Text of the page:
Browse Prior Art Database

High Performance FET Technology

IP.com Disclosure Number: IPCOM000051972D
Original Publication Date: 1981-Apr-01
Included in the Prior Art Database: 2005-Feb-11
Document File: 4 page(s) / 112K

Publishing Venue

IBM

Related People

Jambotkar, CG: AUTHOR

Abstract

A method is described for realizing FET devices having thick insulator islands beneath nearly all of the source/drain region in a self-aligned manner. In addition, the thin gate oxide of the FET is self-aligned with respect to source/drain. Parasitic capacitances are substantially reduced by such an arrangement.

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High Performance FET Technology

A method is described for realizing FET devices having thick insulator islands beneath nearly all of the source/drain region in a self-aligned manner. In addition, the thin gate oxide of the FET is self-aligned with respect to source/drain. Parasitic capacitances are substantially reduced by such an arrangement.

The process starts with P/-/ type silicon substrate 2 shown in Fig. 1, and, preferably, through reactive ion etching (RIE), ~ 1 mu m deep trenches are formed in the substrate using photolithography (PL). Then, a layer 4 of about 800 angstroms of thermal SiO(2) is formed. A thick (about 2mu m) layer 6 of N doped (e.g., phosphorus-doped) pyrolytic SiO(2), as shown in Fig. 2, is then deposited. Thereafter, a planarizing coat of photoresist (or polyimide) is applied, and the RIE conditions are adjusted so as to etch back the planarizing coat and SiO(2) layer 6 with practically the same etch rate. In addition, SiO(2) layer 4 (using RIE) is etched in the non-trench regions, the etching being stopped when silicon substrate 2 in the non-trench region is barely exposed, as seen in Fig. 3. Suitable etch-end-point-detect can be used for this purpose.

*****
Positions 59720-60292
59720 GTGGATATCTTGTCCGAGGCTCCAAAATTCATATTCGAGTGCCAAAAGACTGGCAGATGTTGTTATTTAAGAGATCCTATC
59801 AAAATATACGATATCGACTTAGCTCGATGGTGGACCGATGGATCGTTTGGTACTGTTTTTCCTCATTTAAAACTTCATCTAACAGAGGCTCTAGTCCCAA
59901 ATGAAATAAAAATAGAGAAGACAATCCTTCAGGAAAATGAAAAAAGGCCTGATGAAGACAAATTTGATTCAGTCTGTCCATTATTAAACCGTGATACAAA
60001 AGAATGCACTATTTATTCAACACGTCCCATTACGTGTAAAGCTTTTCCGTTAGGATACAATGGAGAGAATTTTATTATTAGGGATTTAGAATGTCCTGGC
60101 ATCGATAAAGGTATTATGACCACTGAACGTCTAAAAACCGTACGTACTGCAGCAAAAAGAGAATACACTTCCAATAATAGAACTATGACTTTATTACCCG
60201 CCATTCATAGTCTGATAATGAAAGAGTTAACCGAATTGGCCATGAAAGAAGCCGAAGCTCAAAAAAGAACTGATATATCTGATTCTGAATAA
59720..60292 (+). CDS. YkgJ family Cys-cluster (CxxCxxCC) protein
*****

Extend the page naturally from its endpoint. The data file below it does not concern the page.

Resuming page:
As shown in Fig. 4, a thin (about 0.5-1.5 mu m) layer of P/-/ type epitaxial silicon 8 is then grown. The silicon is monocrystalline above the exposed silicon of wafer 2. The silicon region 10 above SiO(2) islands 6 is polycrystalline without any adverse consequence, and this region also becomes N/+/ doped as a result of diffusion from the N/+/ doped L SiO(2) of these islands. An extra heat cycle, if essential, (in addition to the heat cycle of the epitaxial growth itself) may be employed to ensure that the entire silicon above the SiO(2) islands is N/+/ doped up to the top surface. The resulting structure at this stage is shown in Fig. 4.

In the next step, a 6-10K angstroms thick pyrolytic SiO(2) layer 12 is deposited, and patterns are formed therein using PL., as shown in Fig. 5. Then, a thin gate thermal oxide 14' (about 500 angstroms) is grown above the exposed P/-/ layer 8 at a relatively low temperature (around 700-850 degrees C), as shown in Fig. 6. At this low temperature, the SiO(2) layer 14 growing simultaneously above exposed N/+/ silicon region 10, as shown in Fig. 6, is about five to six times thicker than the oxide 14' grown above exposed P/-/ layer 8. Using PL, holes are then opened in SiO(2) layer 14 for subsequent metal contacts to N source~drain regions 10. Subsequently, a layer approximately 1 mu m thick of metallization, such as aluminum/copper, is deposited. Using PL, interconnecting patterns in metal layer 16 are formed, and the metal is sintered.

The resulting FET cross-sectional structure at the end of this processing is shown in Fig. 7. A significant feature of this structure is that thick SiO(2) insulator islands are formed beneat...